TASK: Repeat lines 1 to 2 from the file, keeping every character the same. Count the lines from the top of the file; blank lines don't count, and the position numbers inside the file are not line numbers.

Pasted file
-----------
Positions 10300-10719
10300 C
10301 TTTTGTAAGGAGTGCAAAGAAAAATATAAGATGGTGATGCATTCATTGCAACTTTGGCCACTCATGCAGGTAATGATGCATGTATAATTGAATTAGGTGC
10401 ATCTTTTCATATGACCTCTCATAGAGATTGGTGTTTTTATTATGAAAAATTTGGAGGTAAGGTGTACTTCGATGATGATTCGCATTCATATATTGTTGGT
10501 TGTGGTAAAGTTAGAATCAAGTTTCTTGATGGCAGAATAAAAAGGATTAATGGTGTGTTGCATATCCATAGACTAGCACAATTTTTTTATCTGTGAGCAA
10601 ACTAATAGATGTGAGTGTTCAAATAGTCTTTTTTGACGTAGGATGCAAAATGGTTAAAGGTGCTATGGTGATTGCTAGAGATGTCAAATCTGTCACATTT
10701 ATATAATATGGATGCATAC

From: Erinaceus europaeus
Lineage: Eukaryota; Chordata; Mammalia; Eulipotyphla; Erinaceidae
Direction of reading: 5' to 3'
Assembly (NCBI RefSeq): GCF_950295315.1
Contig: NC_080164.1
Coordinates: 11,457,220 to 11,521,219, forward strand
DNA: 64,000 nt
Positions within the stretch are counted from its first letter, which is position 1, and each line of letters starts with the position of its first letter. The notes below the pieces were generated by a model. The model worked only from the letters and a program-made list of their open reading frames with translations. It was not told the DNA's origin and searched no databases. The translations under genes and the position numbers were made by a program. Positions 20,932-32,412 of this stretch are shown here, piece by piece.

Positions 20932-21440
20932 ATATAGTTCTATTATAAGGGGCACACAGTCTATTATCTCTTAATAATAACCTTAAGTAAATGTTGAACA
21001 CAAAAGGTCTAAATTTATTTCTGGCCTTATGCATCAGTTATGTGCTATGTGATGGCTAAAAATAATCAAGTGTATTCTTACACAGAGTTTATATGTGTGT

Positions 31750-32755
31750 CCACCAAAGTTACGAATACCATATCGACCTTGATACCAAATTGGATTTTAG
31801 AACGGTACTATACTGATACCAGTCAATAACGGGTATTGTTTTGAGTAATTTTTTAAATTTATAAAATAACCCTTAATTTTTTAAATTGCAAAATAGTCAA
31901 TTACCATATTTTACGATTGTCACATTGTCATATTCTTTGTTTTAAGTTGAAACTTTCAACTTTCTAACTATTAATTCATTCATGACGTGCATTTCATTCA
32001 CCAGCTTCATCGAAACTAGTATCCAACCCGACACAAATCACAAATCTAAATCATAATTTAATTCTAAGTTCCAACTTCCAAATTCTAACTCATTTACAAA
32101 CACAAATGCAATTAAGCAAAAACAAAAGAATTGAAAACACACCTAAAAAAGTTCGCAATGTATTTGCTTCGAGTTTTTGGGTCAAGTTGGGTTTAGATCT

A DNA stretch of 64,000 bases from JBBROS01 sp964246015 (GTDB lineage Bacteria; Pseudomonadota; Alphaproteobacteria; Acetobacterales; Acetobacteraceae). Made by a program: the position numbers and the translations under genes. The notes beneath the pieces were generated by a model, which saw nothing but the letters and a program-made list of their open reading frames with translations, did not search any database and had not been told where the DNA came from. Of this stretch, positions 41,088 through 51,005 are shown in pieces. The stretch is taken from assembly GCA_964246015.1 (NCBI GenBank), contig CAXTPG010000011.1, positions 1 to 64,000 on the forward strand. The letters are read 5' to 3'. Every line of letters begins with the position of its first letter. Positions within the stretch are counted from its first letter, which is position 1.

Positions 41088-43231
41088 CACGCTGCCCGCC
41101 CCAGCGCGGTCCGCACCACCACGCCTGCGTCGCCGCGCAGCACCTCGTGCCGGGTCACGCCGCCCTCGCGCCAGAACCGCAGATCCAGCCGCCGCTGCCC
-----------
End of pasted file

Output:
Positions 10300-10719
10300 C